In Colorado, a pregnant woman lost her unborn baby after a car hit her while she walking on the sidewalk with family members. The woman, Leah Montgomery, was walking with her 18-month-old son and the child’s grandmother. And now, the police have confirmed that teenagers were driving the vehicle that hit the woman.
Although the baby died, prosecutors will not be able to bring charges for the unborn child’s death because Colorado state law does not regard unborn children as human beings who deserve justice when they are killed, even outside the context of abortion.
Leah’s husband, Matt Montgomery made a statement through his attorney to 7NEWS about the incident.
He said, “Leah is in stable condition and improving daily, although she will have an extensive recovery period. It is with great sadness that the family reports that Leah lost her baby. Leah is surrounded by her friends and family and they thank everyone for their outpouring of love and support. They also want to thank everyone for respecting their privacy during this difficult time.”
According to police, the investigation is ongoing and no one has been arrested or charged in the case.
The tragic collision occurred just before 3 p.m. on Feb. 18 as the woman, Leah Montgomery, was walking on the sidewalk with her 18-month-old son, who was in a stroller, and the boy’s grandmother.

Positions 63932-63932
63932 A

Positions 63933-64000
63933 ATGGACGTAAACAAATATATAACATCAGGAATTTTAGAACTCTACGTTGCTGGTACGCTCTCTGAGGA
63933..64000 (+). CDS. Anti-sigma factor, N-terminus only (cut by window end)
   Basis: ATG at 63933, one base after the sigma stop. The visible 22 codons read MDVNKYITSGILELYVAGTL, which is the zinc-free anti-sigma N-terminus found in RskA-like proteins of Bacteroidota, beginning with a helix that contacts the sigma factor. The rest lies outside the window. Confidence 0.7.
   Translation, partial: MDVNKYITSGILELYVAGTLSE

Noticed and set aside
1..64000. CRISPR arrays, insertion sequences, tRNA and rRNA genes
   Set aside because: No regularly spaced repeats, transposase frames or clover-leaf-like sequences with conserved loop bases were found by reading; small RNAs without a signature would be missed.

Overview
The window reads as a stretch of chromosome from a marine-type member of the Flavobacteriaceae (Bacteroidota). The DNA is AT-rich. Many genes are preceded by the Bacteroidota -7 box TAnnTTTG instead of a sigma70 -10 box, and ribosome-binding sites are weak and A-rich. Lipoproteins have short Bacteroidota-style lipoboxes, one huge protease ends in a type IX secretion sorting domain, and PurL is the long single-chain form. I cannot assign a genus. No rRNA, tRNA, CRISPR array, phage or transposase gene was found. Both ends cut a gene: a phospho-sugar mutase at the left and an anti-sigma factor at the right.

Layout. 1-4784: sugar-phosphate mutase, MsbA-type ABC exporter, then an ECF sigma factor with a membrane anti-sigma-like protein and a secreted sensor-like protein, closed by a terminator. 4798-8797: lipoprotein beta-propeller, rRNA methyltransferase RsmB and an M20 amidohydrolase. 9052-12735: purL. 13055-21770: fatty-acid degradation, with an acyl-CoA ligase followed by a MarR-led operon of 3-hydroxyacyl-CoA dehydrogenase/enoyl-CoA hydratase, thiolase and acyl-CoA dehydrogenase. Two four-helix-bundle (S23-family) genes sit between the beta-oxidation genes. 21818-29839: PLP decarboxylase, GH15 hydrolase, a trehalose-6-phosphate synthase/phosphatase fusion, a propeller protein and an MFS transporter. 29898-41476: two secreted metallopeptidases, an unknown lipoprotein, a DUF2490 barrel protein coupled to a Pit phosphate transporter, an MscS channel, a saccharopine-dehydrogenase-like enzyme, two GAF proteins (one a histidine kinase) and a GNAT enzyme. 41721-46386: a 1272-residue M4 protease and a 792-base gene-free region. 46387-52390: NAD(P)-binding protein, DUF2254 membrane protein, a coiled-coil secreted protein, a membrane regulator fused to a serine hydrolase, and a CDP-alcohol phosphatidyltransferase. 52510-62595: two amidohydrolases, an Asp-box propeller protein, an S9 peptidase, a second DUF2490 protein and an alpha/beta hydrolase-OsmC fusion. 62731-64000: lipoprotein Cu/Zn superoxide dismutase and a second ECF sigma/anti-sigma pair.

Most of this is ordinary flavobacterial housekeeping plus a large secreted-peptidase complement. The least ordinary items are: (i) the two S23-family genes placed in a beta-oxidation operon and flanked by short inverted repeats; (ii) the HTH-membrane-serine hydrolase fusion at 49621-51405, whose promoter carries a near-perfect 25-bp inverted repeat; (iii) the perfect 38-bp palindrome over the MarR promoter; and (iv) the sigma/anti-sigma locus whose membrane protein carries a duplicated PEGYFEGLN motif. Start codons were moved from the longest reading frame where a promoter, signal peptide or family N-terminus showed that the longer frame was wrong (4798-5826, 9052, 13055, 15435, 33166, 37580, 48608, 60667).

A vehicle driven by a juvenile male with a juvenile female passenger was speeding southbound on Holly when collided with another vehicle, also driven by a juvenile male, that was making a left turn from northbound Holly onto 138th Avenue, police said. The crash happened near Horizon High School.
The southbound vehicle went up on the sidewalk, hitting Montgomery, her son and the grandmother. Montgomery was transported in critical condition to Denver Health Medical Center.
Witnesses told 7NEWS the pregnant woman flew in the air like a rag doll. The grandmother and toddler were also treated at the hospital for non-life-threatening injuries.
Currently, 36 states have fetal-homicide laws, 24 of which protect unborn children from the time of conception, and 38 states have wrongful-death laws, which protect unborn children at least after viability. However, Colorado does not have laws protecting unborn babies who die from vehicular homicide and giving them any justice by holding criminals accountable for killing them.
In 2004, President Bush signed the Unborn Victims of Violence Act, which protected unborn babies killed through violence. After it passed, Denise Burke, an attorney with Americans United for Life, said pro-life advocates must now turn their attention to state legislatures to make sure every woman is protected.
She said, “While the Unborn Victims of Violence Act is a significant victory for victims of violent crime and their families, it is important to remember that homicide is primarily a state crime, as opposed to a federal crime. So, it is critically important that all 50 states provide similar protection for the unborn.”